A boat’s propulsion system is usually fuel-based, with emission of exhausted fuel into the sea which pollutes the sea water and damages the environment. The introduction of the solar boat is necessary to preserve our planet, which is mainly covered by water; the autonomous drive option is a pleasant alternative (see Figure 1):
“I struggle to descend the stairs leading to the sandy beach at Half Moon Bay, California, awkwardly hefting the 60-pound solar-powered SeaCharger atop my shoulder. Amid numerous “what-the-heck-is-that?!” stares, I perform some last-minute checks of the propeller and rudder, then wade out knee-deep and push SeaCharger as hard as I can toward the oncoming waves. Moving at walking speed, the boat makes it through the first several waves without flipping. Relieved, I make my way back onto the beach, then turn and watch my two-and-a-half-year project plodding westward, gradually disappearing in the whitecaps. A watchful bystander approaches me and says he’s sorry I lost control of my boat and that he’s sure it’ll wash up on the beach. I assure him that the boat is on autopilot, going exactly where it’s supposed to go. “And where is that?” “Hawaii.”… This time SeaCharger really is dead, but not before it traveled an impressive 6,480 nautical miles.” (Source: makezine.com)
There is a great contribution of electronics technology towards the realization of autonomous solar-powered boats by means of the addition of reliable electronic components inside such smart zero-impact boats (see Figure 2) that will enable autopilot driving and remote connectivity functionalities as well:
“Since the intended use of the ArduCopter board is as an autopilot for a limited-range autonomous vehicle, it comes with an (external) serial radio (using a 433MHz radio to transmit a full-duplex serial stream at 57,600 baud) to communicate with the ground controller. While this radio is perfectly useful for short range operation, to be able to be tracked and controlled no matter where it is the craft needs to be able to use a long-range radio of some form. The original plan was to use a satellite modem (using the Iridium network) to send infrequent (hourly) position reports, and check for mission updates. However, this idea was exchanged for a 3G modem designed for remote access to RS232-based equipment. This modem removed the need for writing and debugging both a communications protocol, and communicating with the satellite modem, and the cost of reducing craft's control range. With the new modem available, the existing telemetry code (which uses a protocol called "MAVLink") could be leveraged, and combined with the modem's in-built TCP/IP stack sending the transmitted messages to a remote server, a basic tracking server can be written. The ArduPilot source however still needed to be modified, as the update message rate is only configurable in 1Hz increments (which leads to several hundred megabytes per month of data). To reduce this rate to something more reasonable (e.g. an update every 10s) some custom code was used that disabled the built-in periodic updates and replaced with a long-period burst of messages.” (Source: Project Report: Autonomous Solar Powered Boat by John Hodge)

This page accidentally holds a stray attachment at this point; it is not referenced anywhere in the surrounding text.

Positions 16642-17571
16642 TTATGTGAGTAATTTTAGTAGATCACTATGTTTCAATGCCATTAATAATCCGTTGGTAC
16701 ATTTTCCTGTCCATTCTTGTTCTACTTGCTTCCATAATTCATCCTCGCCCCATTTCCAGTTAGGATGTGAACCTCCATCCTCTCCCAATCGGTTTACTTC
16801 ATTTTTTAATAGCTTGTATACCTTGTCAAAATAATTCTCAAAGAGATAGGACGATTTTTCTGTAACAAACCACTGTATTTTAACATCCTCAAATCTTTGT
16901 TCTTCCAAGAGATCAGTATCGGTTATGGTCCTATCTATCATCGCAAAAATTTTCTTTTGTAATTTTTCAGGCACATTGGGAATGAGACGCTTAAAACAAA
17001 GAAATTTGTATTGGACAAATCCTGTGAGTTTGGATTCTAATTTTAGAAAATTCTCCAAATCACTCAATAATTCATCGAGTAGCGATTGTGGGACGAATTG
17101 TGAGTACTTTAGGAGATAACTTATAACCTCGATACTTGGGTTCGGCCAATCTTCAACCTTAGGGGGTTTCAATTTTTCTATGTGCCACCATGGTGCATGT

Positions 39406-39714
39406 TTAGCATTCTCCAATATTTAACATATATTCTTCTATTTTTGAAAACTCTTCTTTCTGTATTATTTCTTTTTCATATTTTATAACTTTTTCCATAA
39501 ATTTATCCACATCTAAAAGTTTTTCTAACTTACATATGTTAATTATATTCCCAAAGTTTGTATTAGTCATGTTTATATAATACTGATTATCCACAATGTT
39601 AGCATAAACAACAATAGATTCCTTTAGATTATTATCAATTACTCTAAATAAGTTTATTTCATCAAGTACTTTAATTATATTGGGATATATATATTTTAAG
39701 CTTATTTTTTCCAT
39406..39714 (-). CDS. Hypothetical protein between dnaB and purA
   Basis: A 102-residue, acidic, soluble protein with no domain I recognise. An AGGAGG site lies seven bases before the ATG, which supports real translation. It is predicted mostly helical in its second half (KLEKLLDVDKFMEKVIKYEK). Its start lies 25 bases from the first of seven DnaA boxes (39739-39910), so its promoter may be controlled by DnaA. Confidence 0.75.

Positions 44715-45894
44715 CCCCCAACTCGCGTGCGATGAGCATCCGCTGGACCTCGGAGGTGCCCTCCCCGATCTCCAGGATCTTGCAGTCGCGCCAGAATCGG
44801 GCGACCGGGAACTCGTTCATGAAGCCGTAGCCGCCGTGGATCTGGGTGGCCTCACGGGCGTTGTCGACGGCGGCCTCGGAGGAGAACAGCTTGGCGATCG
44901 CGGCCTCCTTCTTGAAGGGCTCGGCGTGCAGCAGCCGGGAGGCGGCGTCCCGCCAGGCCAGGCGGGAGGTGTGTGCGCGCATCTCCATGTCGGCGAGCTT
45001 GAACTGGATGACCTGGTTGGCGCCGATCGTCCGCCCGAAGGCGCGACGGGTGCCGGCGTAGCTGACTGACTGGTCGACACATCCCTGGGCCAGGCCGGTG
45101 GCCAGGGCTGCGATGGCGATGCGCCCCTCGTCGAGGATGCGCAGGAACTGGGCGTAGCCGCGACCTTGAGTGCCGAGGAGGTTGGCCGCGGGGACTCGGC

What do you think of this smart boat with zero-impact on the marine environment? Do you think it will be utilized in the near future for water transportation in protected marine environments?